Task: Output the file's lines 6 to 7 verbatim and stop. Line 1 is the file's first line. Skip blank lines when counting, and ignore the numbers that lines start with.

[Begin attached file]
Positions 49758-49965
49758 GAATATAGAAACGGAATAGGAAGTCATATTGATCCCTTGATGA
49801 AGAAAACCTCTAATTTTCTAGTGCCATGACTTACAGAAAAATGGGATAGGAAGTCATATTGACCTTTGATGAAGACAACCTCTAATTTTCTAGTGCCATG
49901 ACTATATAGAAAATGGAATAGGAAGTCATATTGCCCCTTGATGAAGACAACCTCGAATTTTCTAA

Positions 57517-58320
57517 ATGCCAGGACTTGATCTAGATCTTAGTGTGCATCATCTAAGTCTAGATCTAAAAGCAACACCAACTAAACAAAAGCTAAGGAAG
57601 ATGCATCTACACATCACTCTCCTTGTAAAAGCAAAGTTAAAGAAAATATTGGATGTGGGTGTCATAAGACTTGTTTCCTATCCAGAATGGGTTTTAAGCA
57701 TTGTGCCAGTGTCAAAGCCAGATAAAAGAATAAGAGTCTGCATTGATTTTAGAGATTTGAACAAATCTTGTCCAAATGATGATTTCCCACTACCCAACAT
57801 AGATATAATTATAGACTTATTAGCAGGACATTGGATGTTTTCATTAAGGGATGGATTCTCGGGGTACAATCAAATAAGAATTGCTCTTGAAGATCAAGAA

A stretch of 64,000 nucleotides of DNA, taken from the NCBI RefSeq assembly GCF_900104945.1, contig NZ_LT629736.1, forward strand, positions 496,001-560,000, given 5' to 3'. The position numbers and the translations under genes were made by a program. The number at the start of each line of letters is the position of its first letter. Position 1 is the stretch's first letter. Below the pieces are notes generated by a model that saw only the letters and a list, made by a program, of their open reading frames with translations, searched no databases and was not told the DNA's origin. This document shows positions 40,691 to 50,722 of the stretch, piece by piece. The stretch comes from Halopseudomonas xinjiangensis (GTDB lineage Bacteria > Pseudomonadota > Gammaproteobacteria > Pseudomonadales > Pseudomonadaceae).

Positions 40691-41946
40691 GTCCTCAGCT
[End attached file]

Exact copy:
57517 ATGCCAGGACTTGATCTAGATCTTAGTGTGCATCATCTAAGTCTAGATCTAAAAGCAACACCAACTAAACAAAAGCTAAGGAAG
57601 ATGCATCTACACATCACTCTCCTTGTAAAAGCAAAGTTAAAGAAAATATTGGATGTGGGTGTCATAAGACTTGTTTCCTATCCAGAATGGGTTTTAAGCA